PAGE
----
FacebookTwitterGoogle+RedditEmail

Once the Syrian War is Over, Qatar Could Become an Empire Again

Fresh back from Damascus, I was taking my coffee on the Beirut Corniche this week when a neat little Greek warship hove into sight. I picked up my French mandate binoculars – they must have travelled in and out of Beirut many times between 1922 and 1946 – and espied that “F465” was the frigate’s hull number, of which more later. It was stooging along the Lebanese coastline on an utterly useless task and was supposed – along with other naval vessels of the UN force – to be preventing Hezbollah from shipping weapons into Lebanon. That was the whole idea conceived by the UN back in 2006 after the latest Hezbollah-Israeli war which Hezbollah did not win and which Israel definitely lost – and which also finally did for Tony Blair the following year, we might remind ourselves – and which brought yet more international troops to Lebanon.

But for some strange reason, it was assumed back in 2006 that Iran was sending weapons to the Hezbollah across the Mediterranean, even though everyone in Lebanon knows that Iran is to the east of Lebanon and that its weapons have always reached Lebanon via Syria – which, since it is also to the east of Lebanon, makes sense. In any event, now that Syria is playing the civil war role that Lebanon played between 1975 and 1990 – with the Russians, the Americans, the Iranians, the Lebanese Hezbollah, the Iraqis, Afghan militiamen, Isis, Al-Nusrah, Kurds, Turks and Uncle Tom Cobbly all playing their various roles – it might surprise readers to know that it is to yet another country that the Syrians have recently been paying attention.

For some days ago, Bashar al-Assad held a private meeting of Syrian journalists in Damascus and informed them that relations had resumed – at a very low and humble level – between Qatar and Syria. They were not under any circumstances to quote him as saying this, nor to give any presidential credence to the story. But they could mention it in passing, stressing that this was not a resumption of relations, merely two nations maintaining contact. But it makes an intriguing story.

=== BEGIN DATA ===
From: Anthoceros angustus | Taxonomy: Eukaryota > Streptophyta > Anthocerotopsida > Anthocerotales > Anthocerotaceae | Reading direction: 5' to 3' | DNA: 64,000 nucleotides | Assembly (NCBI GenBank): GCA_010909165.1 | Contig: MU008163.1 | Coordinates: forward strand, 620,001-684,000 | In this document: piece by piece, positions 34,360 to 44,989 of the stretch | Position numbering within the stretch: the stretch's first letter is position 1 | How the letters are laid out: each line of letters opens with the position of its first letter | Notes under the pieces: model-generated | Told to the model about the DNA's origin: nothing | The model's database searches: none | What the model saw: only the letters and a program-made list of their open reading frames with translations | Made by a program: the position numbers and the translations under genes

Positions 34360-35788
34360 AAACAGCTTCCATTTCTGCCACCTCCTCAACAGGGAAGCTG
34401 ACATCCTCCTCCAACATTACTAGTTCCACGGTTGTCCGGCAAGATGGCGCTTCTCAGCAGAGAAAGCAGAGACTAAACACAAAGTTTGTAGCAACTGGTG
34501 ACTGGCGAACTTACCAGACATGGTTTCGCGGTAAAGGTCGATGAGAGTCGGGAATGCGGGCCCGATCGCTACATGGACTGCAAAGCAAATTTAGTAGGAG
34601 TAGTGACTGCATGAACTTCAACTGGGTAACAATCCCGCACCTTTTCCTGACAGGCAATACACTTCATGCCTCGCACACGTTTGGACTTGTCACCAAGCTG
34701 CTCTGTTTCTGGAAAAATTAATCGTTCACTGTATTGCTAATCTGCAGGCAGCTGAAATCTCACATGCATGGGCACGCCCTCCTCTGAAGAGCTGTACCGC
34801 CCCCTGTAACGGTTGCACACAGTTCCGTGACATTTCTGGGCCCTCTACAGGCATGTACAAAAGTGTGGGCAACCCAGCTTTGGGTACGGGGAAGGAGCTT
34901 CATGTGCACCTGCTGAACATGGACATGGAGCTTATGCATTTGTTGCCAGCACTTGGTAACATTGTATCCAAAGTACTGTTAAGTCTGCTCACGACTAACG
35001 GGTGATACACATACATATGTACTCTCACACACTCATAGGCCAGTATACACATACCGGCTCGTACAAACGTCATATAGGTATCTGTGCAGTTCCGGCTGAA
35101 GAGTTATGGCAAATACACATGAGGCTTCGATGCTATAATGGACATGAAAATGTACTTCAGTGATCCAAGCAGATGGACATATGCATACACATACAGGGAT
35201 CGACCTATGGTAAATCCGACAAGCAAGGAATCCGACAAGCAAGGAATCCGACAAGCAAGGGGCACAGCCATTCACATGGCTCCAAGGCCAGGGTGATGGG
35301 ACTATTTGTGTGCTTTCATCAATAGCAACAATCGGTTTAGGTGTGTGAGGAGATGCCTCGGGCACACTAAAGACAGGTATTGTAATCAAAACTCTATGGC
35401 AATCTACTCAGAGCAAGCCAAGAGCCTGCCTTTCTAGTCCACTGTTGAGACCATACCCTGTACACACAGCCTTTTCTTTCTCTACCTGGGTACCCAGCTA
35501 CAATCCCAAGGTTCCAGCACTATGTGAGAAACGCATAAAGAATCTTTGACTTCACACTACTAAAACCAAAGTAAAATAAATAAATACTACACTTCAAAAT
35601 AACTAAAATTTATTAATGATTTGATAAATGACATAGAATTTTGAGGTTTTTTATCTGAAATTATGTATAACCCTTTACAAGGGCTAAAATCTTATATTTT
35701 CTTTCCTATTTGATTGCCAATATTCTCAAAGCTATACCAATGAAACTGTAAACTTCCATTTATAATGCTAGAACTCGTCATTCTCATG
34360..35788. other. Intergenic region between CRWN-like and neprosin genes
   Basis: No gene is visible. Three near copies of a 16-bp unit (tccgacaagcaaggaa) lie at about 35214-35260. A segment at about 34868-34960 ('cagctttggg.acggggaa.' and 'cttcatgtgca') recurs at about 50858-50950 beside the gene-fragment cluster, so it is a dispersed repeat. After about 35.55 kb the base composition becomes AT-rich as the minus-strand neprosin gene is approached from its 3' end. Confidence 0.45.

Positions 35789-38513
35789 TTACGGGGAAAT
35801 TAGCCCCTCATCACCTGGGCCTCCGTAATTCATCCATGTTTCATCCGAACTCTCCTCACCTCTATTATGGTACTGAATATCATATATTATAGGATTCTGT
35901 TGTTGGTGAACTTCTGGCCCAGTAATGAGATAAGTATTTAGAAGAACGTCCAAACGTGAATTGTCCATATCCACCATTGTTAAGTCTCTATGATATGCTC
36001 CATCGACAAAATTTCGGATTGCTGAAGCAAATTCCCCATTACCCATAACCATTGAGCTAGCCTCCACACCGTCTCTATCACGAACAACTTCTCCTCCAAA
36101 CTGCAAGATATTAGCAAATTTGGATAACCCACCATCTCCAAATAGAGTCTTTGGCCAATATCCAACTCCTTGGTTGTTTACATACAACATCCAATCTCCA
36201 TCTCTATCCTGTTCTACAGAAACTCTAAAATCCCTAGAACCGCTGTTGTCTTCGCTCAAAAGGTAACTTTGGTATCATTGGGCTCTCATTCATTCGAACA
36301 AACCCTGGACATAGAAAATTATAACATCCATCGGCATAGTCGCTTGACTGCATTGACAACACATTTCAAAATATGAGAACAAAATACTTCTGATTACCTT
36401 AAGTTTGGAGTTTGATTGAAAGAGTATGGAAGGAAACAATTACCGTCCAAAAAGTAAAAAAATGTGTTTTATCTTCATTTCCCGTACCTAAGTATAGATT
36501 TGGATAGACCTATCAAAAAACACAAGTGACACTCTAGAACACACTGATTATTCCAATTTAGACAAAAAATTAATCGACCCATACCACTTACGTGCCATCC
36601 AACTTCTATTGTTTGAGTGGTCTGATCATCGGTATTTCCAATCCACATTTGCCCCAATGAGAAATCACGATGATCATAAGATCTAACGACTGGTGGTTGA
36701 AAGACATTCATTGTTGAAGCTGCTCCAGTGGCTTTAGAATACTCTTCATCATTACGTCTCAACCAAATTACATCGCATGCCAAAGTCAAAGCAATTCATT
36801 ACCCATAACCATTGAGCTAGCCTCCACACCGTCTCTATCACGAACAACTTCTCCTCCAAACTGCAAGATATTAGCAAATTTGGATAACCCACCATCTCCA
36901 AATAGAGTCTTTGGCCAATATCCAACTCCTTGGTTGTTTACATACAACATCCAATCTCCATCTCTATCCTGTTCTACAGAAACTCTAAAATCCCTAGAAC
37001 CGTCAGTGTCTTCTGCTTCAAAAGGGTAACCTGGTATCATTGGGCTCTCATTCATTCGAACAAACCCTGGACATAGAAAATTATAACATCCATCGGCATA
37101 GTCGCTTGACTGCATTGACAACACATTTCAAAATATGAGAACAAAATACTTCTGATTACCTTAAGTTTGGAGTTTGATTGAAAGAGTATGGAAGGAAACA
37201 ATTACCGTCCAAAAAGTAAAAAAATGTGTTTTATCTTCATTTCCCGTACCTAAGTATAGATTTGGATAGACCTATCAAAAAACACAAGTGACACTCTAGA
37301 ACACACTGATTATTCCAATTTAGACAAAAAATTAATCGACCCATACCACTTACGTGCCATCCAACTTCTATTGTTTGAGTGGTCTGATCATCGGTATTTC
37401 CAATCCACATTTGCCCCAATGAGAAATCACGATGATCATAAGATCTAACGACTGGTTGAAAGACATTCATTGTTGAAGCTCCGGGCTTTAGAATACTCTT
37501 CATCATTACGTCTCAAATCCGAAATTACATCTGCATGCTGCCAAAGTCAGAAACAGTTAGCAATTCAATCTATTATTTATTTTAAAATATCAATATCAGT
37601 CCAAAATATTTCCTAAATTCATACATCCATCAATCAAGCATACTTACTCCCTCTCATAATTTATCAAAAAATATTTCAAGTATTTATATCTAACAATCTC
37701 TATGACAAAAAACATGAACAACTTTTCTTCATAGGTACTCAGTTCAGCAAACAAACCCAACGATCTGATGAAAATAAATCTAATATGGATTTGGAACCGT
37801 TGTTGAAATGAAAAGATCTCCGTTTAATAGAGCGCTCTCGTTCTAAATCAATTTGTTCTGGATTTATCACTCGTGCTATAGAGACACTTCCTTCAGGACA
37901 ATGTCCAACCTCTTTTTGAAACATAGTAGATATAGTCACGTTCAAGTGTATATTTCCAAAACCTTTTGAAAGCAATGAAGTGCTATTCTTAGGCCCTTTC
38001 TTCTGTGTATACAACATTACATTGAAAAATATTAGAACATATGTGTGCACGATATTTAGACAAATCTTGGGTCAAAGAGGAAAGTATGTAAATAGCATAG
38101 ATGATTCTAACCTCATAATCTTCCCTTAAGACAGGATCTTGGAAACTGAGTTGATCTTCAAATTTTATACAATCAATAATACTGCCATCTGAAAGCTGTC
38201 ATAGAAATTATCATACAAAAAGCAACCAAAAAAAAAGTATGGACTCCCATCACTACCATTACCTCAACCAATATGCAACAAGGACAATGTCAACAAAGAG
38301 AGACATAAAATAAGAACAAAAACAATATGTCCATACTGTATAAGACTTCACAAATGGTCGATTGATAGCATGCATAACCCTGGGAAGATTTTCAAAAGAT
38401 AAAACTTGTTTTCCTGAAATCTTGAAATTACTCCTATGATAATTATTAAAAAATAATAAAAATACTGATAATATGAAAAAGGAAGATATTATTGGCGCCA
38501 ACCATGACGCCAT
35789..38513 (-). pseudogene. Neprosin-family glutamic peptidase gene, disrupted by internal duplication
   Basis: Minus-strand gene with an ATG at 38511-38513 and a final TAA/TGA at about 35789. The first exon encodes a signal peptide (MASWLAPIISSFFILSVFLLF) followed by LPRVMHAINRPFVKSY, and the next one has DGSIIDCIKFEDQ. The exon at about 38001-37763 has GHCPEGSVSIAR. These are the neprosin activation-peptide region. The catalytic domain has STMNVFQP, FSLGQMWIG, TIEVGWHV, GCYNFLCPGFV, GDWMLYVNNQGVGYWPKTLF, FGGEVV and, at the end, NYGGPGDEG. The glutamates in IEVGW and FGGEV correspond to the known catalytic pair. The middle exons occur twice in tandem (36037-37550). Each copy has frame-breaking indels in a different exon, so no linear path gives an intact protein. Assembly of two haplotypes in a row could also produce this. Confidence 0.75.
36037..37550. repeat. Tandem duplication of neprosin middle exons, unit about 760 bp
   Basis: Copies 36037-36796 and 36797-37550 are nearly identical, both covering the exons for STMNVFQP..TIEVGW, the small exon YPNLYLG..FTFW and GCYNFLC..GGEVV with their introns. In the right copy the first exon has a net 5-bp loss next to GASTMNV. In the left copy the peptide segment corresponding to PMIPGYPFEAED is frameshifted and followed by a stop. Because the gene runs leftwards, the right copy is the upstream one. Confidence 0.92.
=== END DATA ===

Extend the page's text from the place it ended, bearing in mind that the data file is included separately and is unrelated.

For years ago, nearer the start of the Syrian war, a clutch of nuns were released by their kidnappers in Syria through the joint intervention of Assad, the Emir of Qatar and General Abbas Ibrahim, the doyen of the Lebanese intelligence service. Indeed, the said nuns actually expressed their appreciation to both Assad and the Emir. Rumour had it that a lot of money was paid for their release – so much that, as I have reported before, they must have been the most expensive nuns in the world.

But it is Qatar which we should be thinking about. Qatar is great because it has oil and liquid gas and the al-Jazeera television channel. But it is alone, praying that the Saudis and the Emiratis don’t invade it, a tiny peninsula containing a huge American military base but much abused by Donald Trump himself. Its royal families might be emperors but they have no empire; imagine Britain without India. But if Qatar was to rescue Syria when the war there is over – if its vast wealth could rebuild that ancient land – then Qatar would have an empire for its emperors. Not that Qatar would ever own Syria – far from it, Syrians would fight to stop that – but it would have, as we say in the Middle East, “considerable influence”. It would have power. And a power – with a Mediterranean coastline – that even Saudi Arabia doesn’t have.

Is that what we are seeing the start of right now? Of course, the Russians would also be involved – and let’s remember that the Saudi king was a guest of Putin not that long ago – and perhaps the Iranians, in a marginal way. The idea, by the way, that the Iranians dominate Syria is a myth, much repeated by Benjamin Netanyahu. Nor, I might add, are they terribly popular. On all my travels, I haven’t seen an Iranian on the Syrian front lines for more than a year. Hezbollah, yes. And of course, the Syrian army would play a prominent part in the rebuilding of Syria. If Assad survives – and I’ve yet to meet anyone in Syria who thinks otherwise – then the army will survive.

Not many weeks ago, Syrian television showed troops, tanks, transporters and trucks heading south for the final battle at eastern Ghouta. It was assumed that the purpose was to frighten the remaining Islamists in Ghouta. But the real reason was quite different. The army wanted to find out how quickly it could move 25,000 troops from Aleppo and the north to Damascus and the south. It took just 48 hours. In other words, this is not just a fighting army which has survived. It is a mobile one. Which brings us to another little point that bothers Syria.